September 11, 2018

Midway through September, the days are getting longer and the braais more frequent. This Heritage Month we’re counting our many Mzansi blessings…

Giant’s Castle rocks

It doesn’t get better than a Drakensberg sunrise, especially if the whole family is out on the trail already. The hike to the Main Caves Museum in Giant’s Castle passes through a splendid valley dotted with megalithic boulders. At the top of a forested ravine we’re greeted by site guide Thamsanqa Ngcobo and shown around the vast display of ancient rock art. Eland are definitely the most popular subject matter, but Thamsanqa also points out a wonderful coiled snake, an elephant and quite a few half-humans. Back in camp that afternoon, a troupe of Zulu dancers from the local community gives an impromptu performance. The dancers kick, jump and strut while giant rain drops splatter the red earth and thunder rumbles in the distance.

Roll back the years in Kalk Bay

It’s easy to think quaint, gentrified Kalk Bay is all about croissants and collectables; bric a brac and baguettes. But not if you visit at 4am, when the harbour comes alive. I bundle myself up in every layer I own and try to stay out of the wind as we chug towards Cape Point. Slowly, surely the sun peeks over the horizon and feeling returns to my fingers. All the hardship is forgotten when we run into first a shoal of yellowtail and then, unexpectedly, a mad-rush of manic snoek. As I walk back to my car through throngs of ice-cream-eating tourists – exhausted and filthy after a 14-hour day – it’s impossible to wipe the massive smile off my face. I know something they don’t, after all.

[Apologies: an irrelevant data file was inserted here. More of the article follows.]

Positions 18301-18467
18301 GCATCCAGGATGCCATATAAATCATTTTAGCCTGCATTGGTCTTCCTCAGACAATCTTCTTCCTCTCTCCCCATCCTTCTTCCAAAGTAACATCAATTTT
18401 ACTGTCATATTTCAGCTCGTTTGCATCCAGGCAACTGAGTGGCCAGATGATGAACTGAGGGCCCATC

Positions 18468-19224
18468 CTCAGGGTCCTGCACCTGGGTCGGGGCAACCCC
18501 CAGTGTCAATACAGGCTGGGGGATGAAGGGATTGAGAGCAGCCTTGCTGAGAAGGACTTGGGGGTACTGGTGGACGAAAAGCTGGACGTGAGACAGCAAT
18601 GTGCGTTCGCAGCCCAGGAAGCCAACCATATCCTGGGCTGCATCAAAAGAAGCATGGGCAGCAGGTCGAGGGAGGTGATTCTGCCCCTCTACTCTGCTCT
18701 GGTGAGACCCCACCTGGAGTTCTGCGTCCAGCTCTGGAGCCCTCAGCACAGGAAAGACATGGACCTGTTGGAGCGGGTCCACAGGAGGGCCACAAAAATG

A braai with a view…

Pull on your Hi-Tec PCTs, fill the cooler box with tjop en dop and hit the road. While we can’t all indulge in a cross-country braai tour of Jan Braai proportions, there’s nothing stopping us from finding somewhere more interesting than our own back gardens to indulge in South Africa’s favourite pastime. The Rainbow Nation is blessed with some spectacular scenery, and plenty of public braaiplekke to boot.

Birdwatching…In Soweto

In the shadow of the famous Orlando Towers, a mustard-coloured shape whizzes across the water: “Squacco Heron,” says Raymond Rampolokeng, Soweto’s only birding guide, “That’s one of our specials.” While we walk and talk Raymond points out birds. Whiskered Tern, Grey-headed Gull, Red Bishop, Southern Masked Weaver…All this in ten minutes or so. “That’s a Little Stint, a summer migrant from the Arctic” he whispers urgently, “Another one of our specials.”

We drive to the Enoch Sontonga Hill, the place where Nkosi Sikelel ‘iAfrika was composed, way back in 1897. We see two kinds of mousebird, two kinds of sparrow, something called a Neddicky (another ‘special’) and a Black-Shouldered Kite hovering, hunting for mice or lizards. It’s so wild and still up here that I feel like I’m in the Kruger Park…

The greatest show on earth

By the time we reach Darling we’ve witnessed carpets of whites and purples and oranges too. If we wanted to, we could drive 600 kays to Springbok and still not run out of photo-opps. But this trip is all about Nieuwoudtville, four hours from the Big Smoke. If you’re serious about flowers, Nieuwoudtville is the one place you absolutely have to visit. In addition to the regular daisies and vygies it has the world’s highest concentration of bulbs. And that’s before we’ve mentioned the quaint farm lifestyle, the magnificent waterfalls and the fascinating fossils. Nieuwoudtville is accessed via the spectacular Van Rhyn’s pass, and its altitude is partly responsible for the variety of blooms. The best part? The flowers look their best at midday, so there’s no need set an alarm clock…

Written by: Nick Dall

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